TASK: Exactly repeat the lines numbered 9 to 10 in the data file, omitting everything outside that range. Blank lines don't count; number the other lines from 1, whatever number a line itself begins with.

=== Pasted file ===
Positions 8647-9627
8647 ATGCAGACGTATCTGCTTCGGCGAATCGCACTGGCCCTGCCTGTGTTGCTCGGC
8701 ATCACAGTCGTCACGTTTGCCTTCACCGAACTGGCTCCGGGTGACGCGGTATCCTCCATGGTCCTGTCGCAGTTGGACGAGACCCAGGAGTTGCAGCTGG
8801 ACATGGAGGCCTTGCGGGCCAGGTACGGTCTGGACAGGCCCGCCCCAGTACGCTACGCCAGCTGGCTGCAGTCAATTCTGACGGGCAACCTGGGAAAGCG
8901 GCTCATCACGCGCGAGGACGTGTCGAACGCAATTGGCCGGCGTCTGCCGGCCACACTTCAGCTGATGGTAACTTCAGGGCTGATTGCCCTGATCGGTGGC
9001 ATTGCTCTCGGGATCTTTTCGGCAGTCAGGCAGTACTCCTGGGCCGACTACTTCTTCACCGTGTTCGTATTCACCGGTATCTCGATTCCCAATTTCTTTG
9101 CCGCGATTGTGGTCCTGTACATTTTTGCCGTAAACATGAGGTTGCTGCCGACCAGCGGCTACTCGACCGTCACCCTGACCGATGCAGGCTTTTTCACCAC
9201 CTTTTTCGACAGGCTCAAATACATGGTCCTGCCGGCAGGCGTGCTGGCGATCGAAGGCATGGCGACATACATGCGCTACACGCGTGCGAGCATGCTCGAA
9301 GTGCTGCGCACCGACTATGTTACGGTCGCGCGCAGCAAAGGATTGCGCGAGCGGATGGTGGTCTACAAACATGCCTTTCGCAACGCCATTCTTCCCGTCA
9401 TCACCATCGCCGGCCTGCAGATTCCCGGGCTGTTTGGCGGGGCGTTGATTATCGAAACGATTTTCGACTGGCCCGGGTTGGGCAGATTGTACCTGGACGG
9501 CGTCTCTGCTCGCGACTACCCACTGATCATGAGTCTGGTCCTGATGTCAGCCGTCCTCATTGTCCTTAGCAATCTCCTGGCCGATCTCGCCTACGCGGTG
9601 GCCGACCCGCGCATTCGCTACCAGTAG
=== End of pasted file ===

9301 GTGCTGCGCACCGACTATGTTACGGTCGCGCGCAGCAAAGGATTGCGCGAGCGGATGGTGGTCTACAAACATGCCTTTCGCAACGCCATTCTTCCCGTCA
9401 TCACCATCGCCGGCCTGCAGATTCCCGGGCTGTTTGGCGGGGCGTTGATTATCGAAACGATTTTCGACTGGCCCGGGTTGGGCAGATTGTACCTGGACGG